When you stop to think about it, Enver Hoxha’s paranoia was not out of proportion to what was actually happening in the nuclear arena. True, only a lunatic could grant himself the level of centrality and indispensability that the man assigned to himself to justify such an underground metropolis. But think of the other side of the equation: Not one and not two countries had built nuclear weapons. And one country had used them. Twice in fact. So why is basing the act of building nuclear weapons on the logic of expecting to use them sane while building bunkers that could possibly protect one from a nuclear attack nuts? I am not denying the insanity of what we saw in the BunkArt maze that we visited. It is the other half of the equation that I find illogical. When will we see an AtombombArt display? When will Israeli artists treat us to a display of the skill, the effort, the meticulous science and the insanity that went into building a nuclear bomb and readying it for actual use? Until that does happen, I will withhold passing judgment on Enver Hoxha. The insanity of his egomania dims in comparison to the megalomania of whoever holds the trigger to a nuclear weapon. Convoluted as the logic sounds, compelled by a sense of solidarity with the Albanian people for their entrapment between the paranoia of their late leader and the psychosis of nuclear arms’ developers, the next day I combed the bazaar in search of a folding trooper’s shovel like the ones I saw in the BunkArt display. Failing to find one, I settled for a military periscope, which I now keep on my desk next to my laptop. At least I will be able to tell the directions.

Another insane thought crossed my mind as we left the underground maze: True, most of the bunkers in Albania are of the small dome-shaped variety, not the communal size type. Still, why not use them to house Syrian refugees? Just a thought! Both the Levant and the Balkans once were under the same Ottoman rule. And we exchanged unplanned favors. Muhammad Ali Pasha, the founder of the line of Egyptian rulers who introduced cotton to Egypt and lit the spark of modernity in the region was an Albanian. And many exiled Bosnians have settled as part and parcel of Middle Eastern society. Why not continue the exchange of favors under duress?

The Pyramid, though mostly neglected and in disrepair, is put to some inventive use on occasion. The night after our pioneering stroll down the boulevard we returned at sunset again and were treated to the hair-raising experience of the annual gathering of Tirana’s motorcyclists. The same Hell’s Angels style of burly, longhaired and leather-clad cyclists poured in in twos and threes till the spacious parking area assigned to them in front of The Pyramid was full. They alighted and greeted one another with hugs, kisses and slaps on the back. They climbed the few stairs that the crowd of onlookers used as seats and assembled to mill around in rowdy bunches on the large elevated concrete space fronting The Pyramid. A couple of soft drink stands and one tattoo booth were kept busy. (there was also beer and kebabs available) A band with a flashy and loud show was making it impossible for me and my wife to communicate. The wide entrance to The Pyramid provided the perfect space for the huge screen under which the band performed. My wife thought the music was of the Metallica genre. To me it was all horrible noise, enough for me not only to take out both of my hearing aids but also to move out to the sidewalk on the other side of the boulevard till the big parade started. Didi noted that none of the riders were women though many gathered and added to the milling crowd. As the guys climbed on their cycles and started revving their engines many women joined them on the back seats. A young woman declaring “AC-DC” on her T-shirt was one of the first to climb on the back seat of a Harley Davidson. Half a dozen of those took the lead as they emerged noisily to the boulevard that the police had blocked to other traffic. Large Yamahas, Suzukis, etc. followed. A few Vespas brought up the rear while a young man did showy tricks on his bicycle to demonstrate how useless all motors were.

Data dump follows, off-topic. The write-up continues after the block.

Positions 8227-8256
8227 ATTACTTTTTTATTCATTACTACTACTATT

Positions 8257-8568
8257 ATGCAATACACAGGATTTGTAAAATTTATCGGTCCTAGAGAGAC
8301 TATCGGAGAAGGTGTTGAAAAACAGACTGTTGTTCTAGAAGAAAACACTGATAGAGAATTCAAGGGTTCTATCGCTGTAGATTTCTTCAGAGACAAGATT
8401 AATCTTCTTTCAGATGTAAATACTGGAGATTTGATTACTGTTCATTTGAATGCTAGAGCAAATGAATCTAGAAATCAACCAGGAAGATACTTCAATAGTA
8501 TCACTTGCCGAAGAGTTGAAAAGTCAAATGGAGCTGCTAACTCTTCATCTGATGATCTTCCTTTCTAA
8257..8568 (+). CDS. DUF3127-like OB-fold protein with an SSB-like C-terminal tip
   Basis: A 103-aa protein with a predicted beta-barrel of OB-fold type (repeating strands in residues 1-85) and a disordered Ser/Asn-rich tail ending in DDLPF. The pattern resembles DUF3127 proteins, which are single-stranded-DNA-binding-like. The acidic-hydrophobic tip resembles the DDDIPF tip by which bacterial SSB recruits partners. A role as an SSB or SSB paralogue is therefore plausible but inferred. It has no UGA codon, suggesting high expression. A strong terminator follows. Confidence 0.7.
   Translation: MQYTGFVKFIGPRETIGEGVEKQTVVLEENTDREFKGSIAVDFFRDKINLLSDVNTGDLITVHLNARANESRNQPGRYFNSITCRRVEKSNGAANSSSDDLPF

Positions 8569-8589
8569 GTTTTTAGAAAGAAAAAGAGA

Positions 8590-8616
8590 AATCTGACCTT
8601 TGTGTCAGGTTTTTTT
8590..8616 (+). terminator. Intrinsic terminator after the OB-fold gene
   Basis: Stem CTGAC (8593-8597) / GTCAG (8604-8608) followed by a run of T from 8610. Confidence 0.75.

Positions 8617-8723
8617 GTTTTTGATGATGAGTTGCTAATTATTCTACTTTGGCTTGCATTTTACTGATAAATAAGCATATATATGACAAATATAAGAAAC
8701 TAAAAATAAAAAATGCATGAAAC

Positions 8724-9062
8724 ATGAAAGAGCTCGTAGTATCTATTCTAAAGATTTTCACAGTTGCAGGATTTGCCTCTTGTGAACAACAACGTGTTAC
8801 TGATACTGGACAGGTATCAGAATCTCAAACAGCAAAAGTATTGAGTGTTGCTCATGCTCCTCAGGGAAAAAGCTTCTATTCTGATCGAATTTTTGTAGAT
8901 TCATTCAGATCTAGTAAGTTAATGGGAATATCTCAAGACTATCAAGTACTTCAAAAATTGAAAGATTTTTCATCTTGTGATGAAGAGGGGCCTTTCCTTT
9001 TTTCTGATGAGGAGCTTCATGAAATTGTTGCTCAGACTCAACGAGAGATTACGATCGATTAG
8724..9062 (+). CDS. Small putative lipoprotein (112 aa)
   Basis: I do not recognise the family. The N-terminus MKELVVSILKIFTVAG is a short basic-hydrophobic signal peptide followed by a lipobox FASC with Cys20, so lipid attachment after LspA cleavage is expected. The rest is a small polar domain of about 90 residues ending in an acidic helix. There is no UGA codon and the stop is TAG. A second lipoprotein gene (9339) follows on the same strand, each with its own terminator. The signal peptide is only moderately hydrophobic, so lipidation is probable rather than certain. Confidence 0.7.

Another plus for Tirana is that it has street names while Arrabeh doesn’t even though such names are seen more on maps of the city than on actual street signs. You ask for directions to the bus to Kruje, the hometown of Albania’s most heroic historical figure who rose against the Turks, and you are told to go to the train station and ask again. The problem is that the train station is a virtual one. Everyone knows where it is but there is no actual station and no train stops or starts there. And when you do locate the presumed spot it turns out to be quite a distance from the bus station, which is a real space with buses in it.

Another virtual reality experience was the Tirana Beer Fest. It coincided with our stay and was held in our neighborhood. It turned out to be a tame affair especially compared to the festival still inscribed in our memory from Darmstadt, Germany some three decades ago. Perhaps the fact that the street that was blocked for the purpose in Tirana was right next to the old mosque, the one Enver Hoxha did not destroy considering it a cultural site and not a religious one.